County Must Clear the Way for New Farmworker Housing Projects

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By Lynn Jensen

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While the severe lack of suitable housing for farmworkers has been a subject of discussion in county meetings for decades, little progress has been made for the majority of workers. This is largely due to regulations that prevent farmworker housing complexes from being approved in unincorporated areas even though they are specifically allowed by ordinance.

A potential step forward would be to create a Farmworker Housing Complex Overlay Zone that identifies parcels in the unincorporated county that have potential for such housing and reduce regulatory barriers for projects. The criteria for this overlay zone should be developed in collaboration with farmworker housing organizations, non-profit agricultural advocacy groups and agricultural industry stakeholders.

Farmworker housing is critical to our local agricultural industry. In recognition of the impact on farmers and workers, VC Colab collaborated with the SOAR Organization on policy language to support infrastructure for farmworker housing projects in the unincorporated county. While the language was ultimately adopted in the 2016 ballot measure, we are finding that such housing projects are still subject to a county permit process that has overwhelming obstacles.

Clearing the obstacles will require meaningful changes to the general plan, zoning and building ordinances to allow connection to sewer and water infrastructure. In addition, local agencies must coordinate on favorable interpretations of existing planning, building and annexation policies.

The timing with the ongoing general plan update process presents a unique opportunity for County Supervisors to collaborate with the agricultural industry in support of housing for these important county workers.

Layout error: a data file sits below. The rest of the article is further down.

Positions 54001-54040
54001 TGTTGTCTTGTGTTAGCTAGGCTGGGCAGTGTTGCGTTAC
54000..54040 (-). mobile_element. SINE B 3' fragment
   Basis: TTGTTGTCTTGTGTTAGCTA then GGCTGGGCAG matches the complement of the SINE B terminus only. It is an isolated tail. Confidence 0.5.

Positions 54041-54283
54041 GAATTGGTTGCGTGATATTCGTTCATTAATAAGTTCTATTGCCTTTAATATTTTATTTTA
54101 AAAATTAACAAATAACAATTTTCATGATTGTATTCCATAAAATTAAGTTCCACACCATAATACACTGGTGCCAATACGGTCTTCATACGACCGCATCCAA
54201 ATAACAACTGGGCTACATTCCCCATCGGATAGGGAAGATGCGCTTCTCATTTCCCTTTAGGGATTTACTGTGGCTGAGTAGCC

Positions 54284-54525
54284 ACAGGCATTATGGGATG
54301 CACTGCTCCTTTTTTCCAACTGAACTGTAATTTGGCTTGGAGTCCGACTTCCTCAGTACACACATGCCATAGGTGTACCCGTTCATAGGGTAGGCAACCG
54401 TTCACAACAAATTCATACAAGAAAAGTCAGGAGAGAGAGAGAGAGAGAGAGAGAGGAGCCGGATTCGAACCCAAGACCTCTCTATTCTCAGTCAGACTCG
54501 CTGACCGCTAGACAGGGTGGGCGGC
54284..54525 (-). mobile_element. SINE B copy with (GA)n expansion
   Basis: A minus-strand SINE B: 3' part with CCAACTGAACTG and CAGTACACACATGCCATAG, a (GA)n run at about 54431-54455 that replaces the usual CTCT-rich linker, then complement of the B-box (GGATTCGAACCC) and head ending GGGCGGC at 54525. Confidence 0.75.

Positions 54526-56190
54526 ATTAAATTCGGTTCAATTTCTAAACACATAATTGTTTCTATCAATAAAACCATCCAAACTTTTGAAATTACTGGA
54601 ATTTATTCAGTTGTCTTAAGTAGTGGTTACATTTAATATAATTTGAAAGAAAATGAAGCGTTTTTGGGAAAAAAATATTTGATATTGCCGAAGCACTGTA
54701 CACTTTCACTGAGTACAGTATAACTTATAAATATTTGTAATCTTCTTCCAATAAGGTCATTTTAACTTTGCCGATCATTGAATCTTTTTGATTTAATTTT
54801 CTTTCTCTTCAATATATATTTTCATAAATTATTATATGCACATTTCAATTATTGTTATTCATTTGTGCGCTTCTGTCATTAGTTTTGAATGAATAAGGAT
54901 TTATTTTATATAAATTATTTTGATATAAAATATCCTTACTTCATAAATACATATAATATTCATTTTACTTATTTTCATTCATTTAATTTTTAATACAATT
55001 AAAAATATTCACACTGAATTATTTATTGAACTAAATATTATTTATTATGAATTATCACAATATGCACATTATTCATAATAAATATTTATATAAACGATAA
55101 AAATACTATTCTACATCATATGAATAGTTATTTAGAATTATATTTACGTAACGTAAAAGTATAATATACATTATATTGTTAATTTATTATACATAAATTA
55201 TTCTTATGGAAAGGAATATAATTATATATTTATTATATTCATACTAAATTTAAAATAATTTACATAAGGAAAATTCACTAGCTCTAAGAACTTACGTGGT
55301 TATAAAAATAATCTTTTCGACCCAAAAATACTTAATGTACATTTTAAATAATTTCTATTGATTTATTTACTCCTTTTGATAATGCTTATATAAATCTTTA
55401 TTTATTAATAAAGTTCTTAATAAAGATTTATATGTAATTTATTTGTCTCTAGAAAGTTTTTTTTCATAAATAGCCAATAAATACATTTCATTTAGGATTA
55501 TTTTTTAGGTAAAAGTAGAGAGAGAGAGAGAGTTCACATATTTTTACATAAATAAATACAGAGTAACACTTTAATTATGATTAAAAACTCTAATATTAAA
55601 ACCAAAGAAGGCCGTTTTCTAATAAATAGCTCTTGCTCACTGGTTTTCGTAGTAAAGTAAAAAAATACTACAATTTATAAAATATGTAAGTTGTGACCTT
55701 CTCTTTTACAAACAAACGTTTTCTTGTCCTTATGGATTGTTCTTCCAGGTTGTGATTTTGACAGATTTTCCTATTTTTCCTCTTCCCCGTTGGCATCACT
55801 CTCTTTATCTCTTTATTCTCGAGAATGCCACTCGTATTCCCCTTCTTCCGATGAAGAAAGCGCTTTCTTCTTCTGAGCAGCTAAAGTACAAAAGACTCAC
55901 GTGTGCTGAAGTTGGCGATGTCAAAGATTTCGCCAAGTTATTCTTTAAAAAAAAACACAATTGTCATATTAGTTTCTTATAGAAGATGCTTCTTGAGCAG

There are four new policies that show increasing support for farmworker housing complexes on agricultural lands in Ventura County.

The most recent is the language negotiated by CoLAB in the 2016 Countywide SOAR ordinance, adding a goal directly to the general plan: “Subject to state law, the Guidelines for Orderly Development, and applicable zoning requirements, actively promote infrastructure, sized not larger than necessary for the specific project, for farmworker housing to support the continuing viability of agriculture.” This can apply to lands designated “Agricultural” of which there are roughly 96,000 acres across the County.

Second, the general plan has a goal added to the housing element in 2015:  “The Planning Division, in consultation with farmworker housing organizations, will evaluate development standards applicable to discretionary farmworker complexes and, if warranted to facilitate farmworker complexes, will adopt new or amend existing development standards. This is a strong statement recognizing the difficulty of permitting farmworker complexes in the county and setting a goal to re-evaluate existing development standards.

Third, the housing element also states: “Additionally, greater building coverage may be allowed under discretionary permits for Farmworker Housing Complexes” in Figure 3.4 describing residential building intensity.
Finally, the allowance for “Farmworker Housing Complexes” was added to the Non Coastal Zoning Ordinance in 2015 for land zoned “Agricultural Exclusive” and “Open Space”, requiring a Planning Commission approved Planned Development Permit.

Given these policies supporting farmworker housing, why has there been so little farmworker housing built in the unincorporated county? The answer – County ordinances allowing housing complexes conflict with regulations controlling support infrastructure like water, sewer and wastewater services and annexation to these districts are subject to multiple agencies and may require a city SOAR vote.

In addition, environmental guidelines have difficult mitigation requirements for building on agricultural lands, even if the projects are vitally important to the very farmers who farm on the lands.

Despite 21 references to farmworkers in the existing county General Plan and 62 references in the Non-Coastal Zoning Ordinance, very little farmworker housing has been built in the county unincorporated areas considering the estimated 20,000 – 30,000 local agricultural workers. It is time for the County of Ventura to move forward with a plan to expedite approvals and partner with the agricultural industry in their important contribution to the economy and quality of life in Ventura County.